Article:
UNDERSTANDING THE ALLIANCE AND THE ACCORD ON BANGLADESH WORKER SAFETY


UNDERSTANDING THE ALLIANCE AND THE ACCORD ON BANGLADESH WORKER SAFETY

naughty-nice-email-banner_1bSince April this year Oxfam has been asking Australian companies sourcing from Bangladesh to join the Bangladesh Fire and Building Safety Accord.

The Accord is a legally binding initiative that mandates independent safety inspections (involving trade unions and local groups), the right for workers to be able refuse dangerous work and obliges companies to help pay for necessary renovations and repairs.

We understand that The Just Group has joined the Alliance for Bangladesh Worker Safety. We welcome that The Just Group is taking worker safety in Bangladesh seriously, but we have some concerns about the Alliance and for this reason we are going to continue to call on The Just Group to also join the Accord.

Oxfam is concerned that the Alliance:

  • Does not include a role in its governance and implementation for worker representatives. (This is critical to ensure that any agreement is really representing the needs and safety issues of workers)
  • We understand that under the Alliance, brands and retailers are not obliged to contribute financially toward the renovation and repair of their factories in Bangladesh.  We understand that companies are only obliged to pay administrative fees to cover a training program, overheads etc.
    We understand the only assistance for renovations referenced in the Alliance documents is a voluntary loan program, “administered solely by the Member [i.e., the brand or retailer] who makes such funds available, on terms and conditions to be established solely by that Member.”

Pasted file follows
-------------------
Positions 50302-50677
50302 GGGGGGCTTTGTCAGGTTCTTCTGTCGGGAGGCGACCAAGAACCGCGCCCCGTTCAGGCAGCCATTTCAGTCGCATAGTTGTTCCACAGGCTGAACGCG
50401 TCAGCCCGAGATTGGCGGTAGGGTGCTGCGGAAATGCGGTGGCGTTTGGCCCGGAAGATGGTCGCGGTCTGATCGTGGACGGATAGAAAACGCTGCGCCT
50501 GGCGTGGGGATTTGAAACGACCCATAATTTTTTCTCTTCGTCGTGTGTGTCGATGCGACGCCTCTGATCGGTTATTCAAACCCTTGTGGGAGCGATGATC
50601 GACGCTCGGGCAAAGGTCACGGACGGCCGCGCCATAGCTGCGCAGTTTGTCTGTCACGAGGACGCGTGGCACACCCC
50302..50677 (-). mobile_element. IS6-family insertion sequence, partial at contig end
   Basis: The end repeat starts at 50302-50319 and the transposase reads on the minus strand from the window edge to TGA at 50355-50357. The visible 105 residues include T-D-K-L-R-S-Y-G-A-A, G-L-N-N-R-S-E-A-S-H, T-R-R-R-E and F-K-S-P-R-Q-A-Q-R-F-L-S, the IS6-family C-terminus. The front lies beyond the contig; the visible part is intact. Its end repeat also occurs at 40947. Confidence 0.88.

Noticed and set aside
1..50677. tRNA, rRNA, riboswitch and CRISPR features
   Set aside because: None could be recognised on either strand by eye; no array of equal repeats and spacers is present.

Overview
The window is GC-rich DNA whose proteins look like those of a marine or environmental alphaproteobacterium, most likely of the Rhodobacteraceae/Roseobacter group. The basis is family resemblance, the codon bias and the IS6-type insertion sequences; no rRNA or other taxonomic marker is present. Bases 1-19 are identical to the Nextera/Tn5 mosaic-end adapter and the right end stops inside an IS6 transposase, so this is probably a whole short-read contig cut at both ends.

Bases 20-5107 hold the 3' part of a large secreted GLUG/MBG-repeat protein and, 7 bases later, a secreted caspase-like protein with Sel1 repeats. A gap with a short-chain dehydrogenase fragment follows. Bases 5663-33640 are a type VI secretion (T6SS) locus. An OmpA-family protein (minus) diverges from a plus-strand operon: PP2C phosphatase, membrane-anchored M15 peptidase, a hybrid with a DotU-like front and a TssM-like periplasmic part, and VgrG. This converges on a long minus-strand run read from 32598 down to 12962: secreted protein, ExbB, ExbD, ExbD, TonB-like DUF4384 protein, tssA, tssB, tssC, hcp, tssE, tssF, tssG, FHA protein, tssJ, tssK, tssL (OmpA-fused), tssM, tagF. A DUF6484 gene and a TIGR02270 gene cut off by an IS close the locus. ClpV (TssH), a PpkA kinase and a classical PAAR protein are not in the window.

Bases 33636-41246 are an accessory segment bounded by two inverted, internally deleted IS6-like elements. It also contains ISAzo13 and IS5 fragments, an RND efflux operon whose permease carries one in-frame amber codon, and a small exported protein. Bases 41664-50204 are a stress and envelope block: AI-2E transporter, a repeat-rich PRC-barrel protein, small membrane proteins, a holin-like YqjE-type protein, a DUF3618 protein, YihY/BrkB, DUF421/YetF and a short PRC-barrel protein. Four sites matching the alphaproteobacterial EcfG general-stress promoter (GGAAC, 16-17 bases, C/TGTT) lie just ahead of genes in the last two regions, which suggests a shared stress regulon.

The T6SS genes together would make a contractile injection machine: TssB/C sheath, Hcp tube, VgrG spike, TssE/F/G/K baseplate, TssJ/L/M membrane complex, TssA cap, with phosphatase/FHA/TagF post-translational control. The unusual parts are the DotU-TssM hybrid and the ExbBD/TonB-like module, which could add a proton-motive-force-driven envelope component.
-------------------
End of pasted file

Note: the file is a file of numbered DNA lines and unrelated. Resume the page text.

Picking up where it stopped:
We are concerned that this does not ensure financial support for factories to make necessary repairs and renovations. We believe this financial support is needed for industry wide improvement in the garment industry in Bangladesh.

  • We understand that under the Alliance, brands and retailers choose the auditors, pay the auditors, and control the inspections.
    We do not consider this to be a cross-industry, independent approach to factory audits which is needed to provide whole-of-industry oversight on these important factory inspections.
  • The Alliance does not mention of the right of workers to refuse dangerous work. This is important for the ability for workers to leave a workplace when they feel unsafe. The day before the Rana Plaza collapsed workers had seen large cracks in the walls. When they expressed fear about going back into the building they were threatened that they would lose their jobs. They went back to work and the building collapsed killing more than 1,100 men and women.

Because of the above concerns we are continuing to call on The Just Group to join the Bangladesh Fire and Building Safety Accord as a more sustainable and further reaching agreement.

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Written by: Oxfam

DECEMBER 05, 2013

OXFam

About Ehsan Abdullah

An aware citizen..
This entry was posted in CHALLENGES, CURRENT ISSUES, ECONOMY. Bookmark the permalink.

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